Inspiration behind new concepts comes from a combination of very different impulses. Sometimes it might be irritation about how modern technology is used. Other times Lewis might work like a sculptor faced with a slab of stone. Before it becomes a finished work of art, the excess stone 'just' has to be chiselled away. "And as soon as I see the solution, I don’t have any doubts," he says.

However, Lewis’ material isn’t stone, but the materials he has to hand for converting ideas into three-dimensional reality. His models can’t be drawn with pencil and pen. Instead, the initial models are created in cardboard. "When I’m pondering over a problem that I can’t get to work, I get restless and don’t know what to do with myself," Lewis says. So then he sits down with his pieces of cardboard and tries to find the shape and form of the new product.

Lewis himself attributes Bang & Olufsen’s development of the anti-glare screen to the fact that he was often irritated by the sun reflecting off his TV screen while watching British football on a Saturday afternoon. That was the beginning of the technology which today is one of Bang & Olufsen’s characteristic TV features.

For David Lewis, the inspiration behind new concepts can also come from a desire to make the technological opportunities they offer available to consumers. For example, a BeoSound 9000 with its six CDs in a row means users don’t have to change CDs so often, and they generally don’t listen to more than five or six CDs in any case. At the same time, it’s also intended to be a "family machine" where each individual member of the family can load his or her favourite CD - and see it too.

As we know, Bang & Olufsen wants people to control technology, not the other way round. Similarly, the development of new products is not governed by the very latest technology. "The problem with new technology is that it opens up so many opportunities. Instead of making life easier, it often makes it more complicated because people have more options than they need," says Lewis. He sees himself as the consumers’ champion.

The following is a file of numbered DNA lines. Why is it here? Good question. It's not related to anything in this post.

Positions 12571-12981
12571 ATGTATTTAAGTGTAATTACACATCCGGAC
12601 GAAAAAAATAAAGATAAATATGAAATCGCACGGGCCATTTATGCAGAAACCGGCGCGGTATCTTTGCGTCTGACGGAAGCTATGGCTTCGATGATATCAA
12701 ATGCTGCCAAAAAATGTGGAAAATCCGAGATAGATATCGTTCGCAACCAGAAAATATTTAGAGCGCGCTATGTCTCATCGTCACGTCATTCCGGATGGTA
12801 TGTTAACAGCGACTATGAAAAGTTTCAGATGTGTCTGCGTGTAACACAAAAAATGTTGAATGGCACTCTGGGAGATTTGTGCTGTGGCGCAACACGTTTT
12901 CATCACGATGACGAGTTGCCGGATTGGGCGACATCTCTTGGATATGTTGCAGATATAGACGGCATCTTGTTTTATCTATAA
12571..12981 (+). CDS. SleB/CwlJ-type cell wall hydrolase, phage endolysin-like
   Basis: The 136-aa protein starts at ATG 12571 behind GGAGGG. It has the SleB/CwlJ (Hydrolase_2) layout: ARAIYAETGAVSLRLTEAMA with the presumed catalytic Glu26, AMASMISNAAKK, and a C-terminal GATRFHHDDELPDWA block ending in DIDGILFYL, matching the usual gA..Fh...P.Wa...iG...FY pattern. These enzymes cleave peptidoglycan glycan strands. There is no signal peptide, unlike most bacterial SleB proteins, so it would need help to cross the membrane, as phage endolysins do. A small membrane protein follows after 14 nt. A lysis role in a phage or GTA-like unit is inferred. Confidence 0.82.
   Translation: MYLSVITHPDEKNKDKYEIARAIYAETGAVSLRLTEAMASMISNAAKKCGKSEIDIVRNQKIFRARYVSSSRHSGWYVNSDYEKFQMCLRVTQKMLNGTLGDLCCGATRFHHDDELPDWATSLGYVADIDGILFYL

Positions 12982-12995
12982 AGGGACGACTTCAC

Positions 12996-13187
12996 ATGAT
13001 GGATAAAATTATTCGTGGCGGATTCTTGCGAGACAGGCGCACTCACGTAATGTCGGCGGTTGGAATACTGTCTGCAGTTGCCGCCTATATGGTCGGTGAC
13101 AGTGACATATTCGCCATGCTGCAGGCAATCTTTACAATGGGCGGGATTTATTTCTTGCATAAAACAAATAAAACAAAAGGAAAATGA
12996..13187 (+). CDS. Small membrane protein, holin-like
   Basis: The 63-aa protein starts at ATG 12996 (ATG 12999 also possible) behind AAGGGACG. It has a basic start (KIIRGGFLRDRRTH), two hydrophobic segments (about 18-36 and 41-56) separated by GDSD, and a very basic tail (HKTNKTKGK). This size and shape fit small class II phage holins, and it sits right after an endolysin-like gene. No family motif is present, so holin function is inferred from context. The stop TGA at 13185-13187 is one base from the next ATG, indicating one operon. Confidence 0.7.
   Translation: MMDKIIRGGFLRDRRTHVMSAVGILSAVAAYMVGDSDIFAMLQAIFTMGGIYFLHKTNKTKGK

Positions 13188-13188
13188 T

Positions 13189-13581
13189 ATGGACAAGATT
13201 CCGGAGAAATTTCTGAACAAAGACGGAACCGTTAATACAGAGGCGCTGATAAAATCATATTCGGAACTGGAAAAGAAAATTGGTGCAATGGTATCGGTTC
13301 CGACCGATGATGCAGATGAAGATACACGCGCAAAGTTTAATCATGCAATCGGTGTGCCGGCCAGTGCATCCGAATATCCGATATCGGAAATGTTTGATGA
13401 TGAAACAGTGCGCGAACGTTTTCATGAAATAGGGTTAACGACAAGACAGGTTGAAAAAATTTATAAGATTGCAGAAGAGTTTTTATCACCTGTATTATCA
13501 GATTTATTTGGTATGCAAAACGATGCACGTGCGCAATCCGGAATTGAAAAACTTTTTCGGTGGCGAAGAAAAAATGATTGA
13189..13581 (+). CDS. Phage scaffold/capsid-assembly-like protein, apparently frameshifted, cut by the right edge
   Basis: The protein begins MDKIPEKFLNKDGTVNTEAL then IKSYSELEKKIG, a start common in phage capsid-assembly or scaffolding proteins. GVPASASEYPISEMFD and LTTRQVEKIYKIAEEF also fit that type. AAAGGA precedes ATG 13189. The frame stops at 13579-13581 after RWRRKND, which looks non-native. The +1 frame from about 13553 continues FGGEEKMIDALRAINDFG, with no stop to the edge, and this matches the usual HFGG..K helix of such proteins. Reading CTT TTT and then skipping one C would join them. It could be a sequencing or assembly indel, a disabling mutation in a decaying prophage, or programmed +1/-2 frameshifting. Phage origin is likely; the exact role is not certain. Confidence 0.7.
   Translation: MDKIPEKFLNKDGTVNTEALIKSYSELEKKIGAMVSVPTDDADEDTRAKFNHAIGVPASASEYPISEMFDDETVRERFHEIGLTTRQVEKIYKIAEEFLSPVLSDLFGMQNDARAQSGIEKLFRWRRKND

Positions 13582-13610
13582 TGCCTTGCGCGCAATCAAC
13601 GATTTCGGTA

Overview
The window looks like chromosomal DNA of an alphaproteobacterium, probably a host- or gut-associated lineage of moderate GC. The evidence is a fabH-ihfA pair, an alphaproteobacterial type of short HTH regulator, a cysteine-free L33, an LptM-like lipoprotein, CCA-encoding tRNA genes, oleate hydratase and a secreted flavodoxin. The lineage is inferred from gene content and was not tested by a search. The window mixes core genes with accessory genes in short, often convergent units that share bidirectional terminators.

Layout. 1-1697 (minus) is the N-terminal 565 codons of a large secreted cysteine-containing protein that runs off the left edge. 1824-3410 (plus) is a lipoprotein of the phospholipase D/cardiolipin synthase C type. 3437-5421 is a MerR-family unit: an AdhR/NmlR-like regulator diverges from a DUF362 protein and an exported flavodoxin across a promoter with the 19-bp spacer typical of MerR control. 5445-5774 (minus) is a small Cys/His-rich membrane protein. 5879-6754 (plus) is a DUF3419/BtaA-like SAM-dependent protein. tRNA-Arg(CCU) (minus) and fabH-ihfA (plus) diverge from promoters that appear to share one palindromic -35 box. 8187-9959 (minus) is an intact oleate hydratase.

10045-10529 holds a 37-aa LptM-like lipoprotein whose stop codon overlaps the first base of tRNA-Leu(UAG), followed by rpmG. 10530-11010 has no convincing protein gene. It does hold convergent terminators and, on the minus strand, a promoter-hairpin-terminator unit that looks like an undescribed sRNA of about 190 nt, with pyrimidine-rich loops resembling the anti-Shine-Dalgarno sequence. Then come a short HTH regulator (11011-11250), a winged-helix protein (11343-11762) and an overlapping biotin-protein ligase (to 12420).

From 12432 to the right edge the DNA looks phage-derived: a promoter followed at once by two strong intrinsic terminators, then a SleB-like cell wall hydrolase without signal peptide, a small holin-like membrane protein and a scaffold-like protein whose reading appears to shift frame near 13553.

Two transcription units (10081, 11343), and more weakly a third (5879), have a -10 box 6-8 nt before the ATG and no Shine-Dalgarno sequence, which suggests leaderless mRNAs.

"So many manufacturers are keen to use all the latest features of modern technology and make everything bigger and faster without necessarily making it better," he says. "I feel that many producers of home electronics and other new technology are too quick to update their products. They improve the product by 1% and re-launch it immediately - in many cases it would make more sense to wait until they had discovered some new features which consumers really need. But there’s this need to keep moving on and the design of the new products doesn’t matter in the least - of course it isn’t worth putting resources into design when something new will be along in six months."

"No-one asks consumers whether they want all these options which they might not even need and which, in fact, often frustrate them," says Lewis.

Another issue which will present a challenge for Bang & Olufsen in the future is that the basic needs of most consumers in terms of technology and tools have already been met.

If we go back a few years, technological innovation was something that changed the way people lived: the refrigerator, the first radios and the first televisions, cars and the first computers.

Today we can see that people are getting bored with new technological developments. There’s always something new being heralded as the best thing since sliced bread, but the manufacturers are just crying wolf.

"What makes Bang & Olufsen something special is that here the concepts must last at least ten years. They wouldn’t be able to do that without content, function and design which lasts the distance," says Lewis.